• David, thanks for this recipe, I guess I better start cracking open The Perfect Scoop. I was waiting for my grass-fed cow cream delivery…coming on Thursday. Yay. I gave up on mint flavored chocolate desserts in Japan because they associate the flavor with toothpaste here and they never go over big. But I never thought of using fresh mint. Good thing my mother-in-law didn’t rip out my mint this year. Can’t wait to try this. Thanks.

  • Kirsten: Unfortunately it’s likely that everything in that box is going to be history in a few weeks, when the summer heat rolls around. The temperature rises to over 100ºF and it’s in full sun, so I try to use up all the herbs before the blast of summer hits.

    Purple-Foodie: You can certainly add a few drops of pure mint oil (not extract, but pure oil) to the chocolate to make them minty, too!

    Jean-Marie: I think there’s a certain amount of machismo that’s been created about cooking during the last few years. As someone who has cooked in professional kitchens for about 3 decades, I’m not stranger to aggressive behavior (of which I was an active and willing participant…but that’s life in the restaurant kitchen), but people feel egged on by tv chefs and food folks who portray themselves as renegades and fuel the fires online.

    I say we sic Gordon Ramsey on ‘em…

    Michelle and Laurie: I generally use my hands (which I wash well beforehand!) Although since some people have an aversion to doing that so I recommend pressing through a sieve. Sometimes with cheesecloth, I feel some of the best parts of things get absorbed into the cloth, and not into the custard.

    Kelly-Jane: The good thing is that when you’re in your own kitchen, you can do what you want! : )

    Bernadette: I use reusable plastic containers that I buy at the restaurant supply shop, Bovida, here in Paris. You can use any plastic container that suitable for food use and ones that are good for freezing usually have a symbol of some sort on the bottom (like a snowflake or something) to indicate they’ll hold up in the freezer.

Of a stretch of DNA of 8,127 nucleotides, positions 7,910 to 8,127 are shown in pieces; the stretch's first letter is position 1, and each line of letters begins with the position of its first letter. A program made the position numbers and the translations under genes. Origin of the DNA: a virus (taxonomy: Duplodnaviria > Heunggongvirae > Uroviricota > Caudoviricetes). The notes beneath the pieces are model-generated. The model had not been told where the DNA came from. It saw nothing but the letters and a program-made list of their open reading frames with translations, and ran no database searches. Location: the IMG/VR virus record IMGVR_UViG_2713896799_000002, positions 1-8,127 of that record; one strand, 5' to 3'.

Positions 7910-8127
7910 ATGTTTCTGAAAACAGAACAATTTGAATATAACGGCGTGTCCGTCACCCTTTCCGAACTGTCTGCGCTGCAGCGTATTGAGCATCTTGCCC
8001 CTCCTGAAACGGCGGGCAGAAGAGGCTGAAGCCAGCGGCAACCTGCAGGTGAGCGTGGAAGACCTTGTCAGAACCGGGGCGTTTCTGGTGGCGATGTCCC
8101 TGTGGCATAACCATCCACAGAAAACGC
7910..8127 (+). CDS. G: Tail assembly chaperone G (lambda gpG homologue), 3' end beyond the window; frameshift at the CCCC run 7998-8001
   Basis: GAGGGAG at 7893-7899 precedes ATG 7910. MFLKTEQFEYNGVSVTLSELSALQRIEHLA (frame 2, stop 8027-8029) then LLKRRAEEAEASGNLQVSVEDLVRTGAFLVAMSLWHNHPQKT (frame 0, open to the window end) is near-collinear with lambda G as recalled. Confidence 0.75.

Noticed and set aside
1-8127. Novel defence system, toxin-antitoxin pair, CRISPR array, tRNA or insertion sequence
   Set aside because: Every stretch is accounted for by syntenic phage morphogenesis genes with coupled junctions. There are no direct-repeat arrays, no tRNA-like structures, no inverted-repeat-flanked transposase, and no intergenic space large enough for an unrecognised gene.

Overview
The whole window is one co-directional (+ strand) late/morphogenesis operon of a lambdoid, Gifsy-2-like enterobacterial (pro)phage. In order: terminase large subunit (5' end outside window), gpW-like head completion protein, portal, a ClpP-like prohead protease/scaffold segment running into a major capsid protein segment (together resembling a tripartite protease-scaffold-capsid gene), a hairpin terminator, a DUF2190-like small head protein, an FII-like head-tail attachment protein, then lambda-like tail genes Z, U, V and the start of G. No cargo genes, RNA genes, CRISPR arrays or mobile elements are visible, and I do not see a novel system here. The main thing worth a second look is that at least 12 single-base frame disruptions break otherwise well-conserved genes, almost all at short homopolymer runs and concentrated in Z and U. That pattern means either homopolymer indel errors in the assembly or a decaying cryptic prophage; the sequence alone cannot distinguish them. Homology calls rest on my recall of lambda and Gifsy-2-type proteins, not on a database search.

• David, a compelling entry.

    This will be perfect activity for kids, but am curious about ice cream makers. The Cuisinart ICE20WH you recommend is not avail at amazon.fr. Aside from the big ones, which won’t fit in my Parisian kitchen, is there one like the cuisinart you’d recommend?

    Thanks

  • Is the mint in the recipe spearmint or peppermint?

    I’m confused because you talk of the mint for mint tea and tabbouleh in the Paris market, and that’s spearmint, but later you refer to substituting crème de menthe, and that’s peppermint.

    It looks so good I’m not sure I can wait for the answer, so I may try both!

  • Tim: There is a Krups machine that sells for around €50 or so at BHV and Darty that works quite well and isn’t too expensive. I have one. (They sell them on Amazon.fr, too.)

    Also if you have a KitchenAid mixer, there is an attachment, but note that if you have an American model stand mixer, the European ice cream attachment doesn’t work correctly, and vice versa. So you need to get the one for the model according to where you purchased it.

    Gina: One of the previous commenters noted what variety of mint it is, which I bought from my local market. If you want to be sure, print out one of the photos in the post (or from my Flickr page and take it to your local agricultural extension and they can assist you in identifying a similar variety in your area.

    Nancy: They don’t drink Mojitos in Japan?? ; )

  • Thanks for this recipe – I love mint chocolate chip ice cream!
    I actually wanted to ask you what kind of containers you freeze your ice cream in.
    I have been trying out recipes from your book, The Perfect Scoop, on and off for over a year. I have been putting the ice cream in ‘freezable’ plastic containers with lock tops, but I notice that after every use, the containers either get cracked or the snap lid gets broken. Do you (or anyone else) have a better solution?

    Thanks!

  • I have ginger mint growing in a pot..it makes the best tea! Wonder what it would be like in ice cream. It is very gingery.

    The self-styled foodies….well, I live in the SF bay area, and I work for a caterer. People come into the kitchen where we are obviously very busy and start demanding to know every ingredient in the food, where it came from, etc… it can get to be a bit much!

  • Ooh, I love the way of adding the chocolate. I just chop mine up and stir it in, this would give you a much nicer texture. Score for you again. But really, am I surprised?

  • David, people in Florida are always nice expecially the clerks from what I have experienced. If you want rude clerks come to Chicago, Illinois, in my neighborhood turned mostly hispanic the clerks refused to answer in English or totally ignore you and talk to the other clerk in Spanish (I do understand few words) but do not answer you. I have lived over 30 years in this neighborhood. and refuse to give up. So, I speak English and Spanish (wish it was French) to get across and won’t leave until I get an answer. This goes for all the hispanic grocery stores.